“Tanks were primarily designed for operations in plains and desert terrain and have their own limitations when employed in High-Altitude Areas (HAAs). They face a similar handicap when employed in the marginal terrain of the Rann of Kutch,” another source told LOKJANTA STAFF.
“It is, therefore, an operational necessity to procure light tanks to overcome the limitations faced by medium battle tanks and equip the Indian Army for all contingencies in HAA, marginal terrain and island territories, besides its utilisation in the plains, semi-deserts, and deserts,” the source added.
Sources explained that the setback that the world supply chain has experienced in defence-related component supplies because of the ongoing Russia-Ukraine war has impacted both manufacturing and sustenance of the foreign fleet of tanks that India is currently holding.
It’s therefore essential to design and develop the light tank indigenously for the Indian Army, they added.
The sources made it clear that India will not be going in for the Russian Sprut light tanks, but added that they are looking for something with similar capabilities.
The Modi government had in March this year given in-principle approval for the indigenous design and development of light tanks for mountain warfare.
This move sealed the prospect of possible induction of the Sprut tanks that the Russians had offered to India during Defence Minister Rajnath Singh’s Russia visit in 2020.
Past history of Indian light tank deployment
The Army has in the past successfully employed light tanks as force multipliers in multiple battle engagements in the past.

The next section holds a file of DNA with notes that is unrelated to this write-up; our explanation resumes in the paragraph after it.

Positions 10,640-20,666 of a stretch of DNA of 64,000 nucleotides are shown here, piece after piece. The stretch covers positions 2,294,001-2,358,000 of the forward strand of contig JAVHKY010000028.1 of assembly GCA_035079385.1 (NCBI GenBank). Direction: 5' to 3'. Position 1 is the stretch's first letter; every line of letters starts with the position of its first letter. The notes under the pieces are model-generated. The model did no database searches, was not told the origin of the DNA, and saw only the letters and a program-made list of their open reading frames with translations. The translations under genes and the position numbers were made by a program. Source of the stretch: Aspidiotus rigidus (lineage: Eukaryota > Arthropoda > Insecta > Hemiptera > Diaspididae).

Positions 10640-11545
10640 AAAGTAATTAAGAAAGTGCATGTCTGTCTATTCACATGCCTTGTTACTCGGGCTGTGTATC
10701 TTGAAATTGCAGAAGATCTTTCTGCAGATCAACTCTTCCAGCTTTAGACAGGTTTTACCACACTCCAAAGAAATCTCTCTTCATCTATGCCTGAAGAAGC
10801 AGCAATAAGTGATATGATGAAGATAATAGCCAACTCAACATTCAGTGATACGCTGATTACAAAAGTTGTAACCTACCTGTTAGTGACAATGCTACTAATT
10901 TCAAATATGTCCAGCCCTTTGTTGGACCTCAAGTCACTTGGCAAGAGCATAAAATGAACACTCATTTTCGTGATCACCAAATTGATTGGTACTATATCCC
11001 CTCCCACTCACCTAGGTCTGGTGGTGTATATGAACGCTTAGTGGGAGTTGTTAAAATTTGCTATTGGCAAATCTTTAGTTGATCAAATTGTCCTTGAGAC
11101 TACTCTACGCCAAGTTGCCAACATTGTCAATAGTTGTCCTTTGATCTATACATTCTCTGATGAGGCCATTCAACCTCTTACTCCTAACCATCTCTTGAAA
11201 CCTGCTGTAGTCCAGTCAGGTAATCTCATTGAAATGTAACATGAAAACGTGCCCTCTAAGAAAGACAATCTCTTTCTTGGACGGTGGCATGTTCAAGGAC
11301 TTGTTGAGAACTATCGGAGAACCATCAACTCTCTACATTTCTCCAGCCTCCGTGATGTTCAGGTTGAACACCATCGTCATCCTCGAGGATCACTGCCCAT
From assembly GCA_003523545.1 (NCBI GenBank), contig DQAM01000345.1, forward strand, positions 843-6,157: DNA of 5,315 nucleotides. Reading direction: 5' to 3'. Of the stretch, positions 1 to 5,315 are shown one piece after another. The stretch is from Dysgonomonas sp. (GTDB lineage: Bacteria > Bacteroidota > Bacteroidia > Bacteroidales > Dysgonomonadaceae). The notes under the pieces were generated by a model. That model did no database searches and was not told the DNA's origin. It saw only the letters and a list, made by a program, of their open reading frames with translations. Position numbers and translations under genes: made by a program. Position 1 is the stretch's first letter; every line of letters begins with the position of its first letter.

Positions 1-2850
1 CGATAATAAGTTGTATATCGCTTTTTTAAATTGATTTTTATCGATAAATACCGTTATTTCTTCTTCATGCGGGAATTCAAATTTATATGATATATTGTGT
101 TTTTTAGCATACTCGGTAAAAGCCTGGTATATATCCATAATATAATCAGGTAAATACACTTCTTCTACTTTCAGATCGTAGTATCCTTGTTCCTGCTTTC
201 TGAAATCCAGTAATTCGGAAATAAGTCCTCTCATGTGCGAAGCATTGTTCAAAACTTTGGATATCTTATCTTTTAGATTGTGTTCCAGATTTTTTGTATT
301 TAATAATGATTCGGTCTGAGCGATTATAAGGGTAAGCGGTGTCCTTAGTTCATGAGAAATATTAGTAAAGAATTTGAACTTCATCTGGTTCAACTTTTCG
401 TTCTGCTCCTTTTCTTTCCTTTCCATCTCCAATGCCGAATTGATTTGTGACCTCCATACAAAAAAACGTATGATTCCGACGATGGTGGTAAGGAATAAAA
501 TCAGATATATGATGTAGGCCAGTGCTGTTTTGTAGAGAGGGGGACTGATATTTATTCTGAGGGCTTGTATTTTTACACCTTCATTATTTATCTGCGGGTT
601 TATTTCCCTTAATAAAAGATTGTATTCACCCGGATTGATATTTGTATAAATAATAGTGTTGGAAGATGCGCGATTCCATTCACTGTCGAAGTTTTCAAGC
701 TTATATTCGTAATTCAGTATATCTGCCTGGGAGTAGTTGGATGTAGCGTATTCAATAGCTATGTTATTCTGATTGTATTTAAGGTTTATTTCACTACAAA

This includes the deployment of Stuart tanks of the 254 Indian Tank Brigade in the Battle of Kohima in World War II, at Naushera, Jhangar, Rajauri, and most successfully, at Zojila in the Indo-Pak War 1947-48.
The AMX-13 tanks were deployed at Chushul and Bomdila in 1962 and in Chammb in 1965.
The amphibious PT-76 light tanks were deployed successfully in 1971, with the tanks leading the race to Dacca.
The AMX-13 and PT-76 tanks were phased out in the 1980s after the focus of the Army shifted primarily to the western borders, resulting in the conversion of PT-76 units to the T-72 profile.
The requirement of a light tank capability, which had proved in the past to be a battle-winning factor for the Indian Army in mountainous and riverine terrain, had been voiced on numerous occasions since 1982, sources said.
“Current threat scenario and the contours of the likely future wars have thrown up new challenges for which the Indian Army has to be prepared. The equipment profile of tanks in the Indian Army must have the versatility and flexibility of medium and light platforms,” a third source said.
Sources said that a lightweight agile platform with a high power-to-weight ratio with substantial firepower, protection, surveillance, and communication capabilities is essential to provide the Army the versatility to execute operations in varying terrain against diverse threats and equipment profiles of adversaries.
“Armoured Fighting Vehicle-Indian Light Tank (AFV-ILT) offering capability for multiple employment options along with niche technologies is, therefore, an operational imperative,” one of the sources cited above said.
(Edited by Uttara Ramaswamy)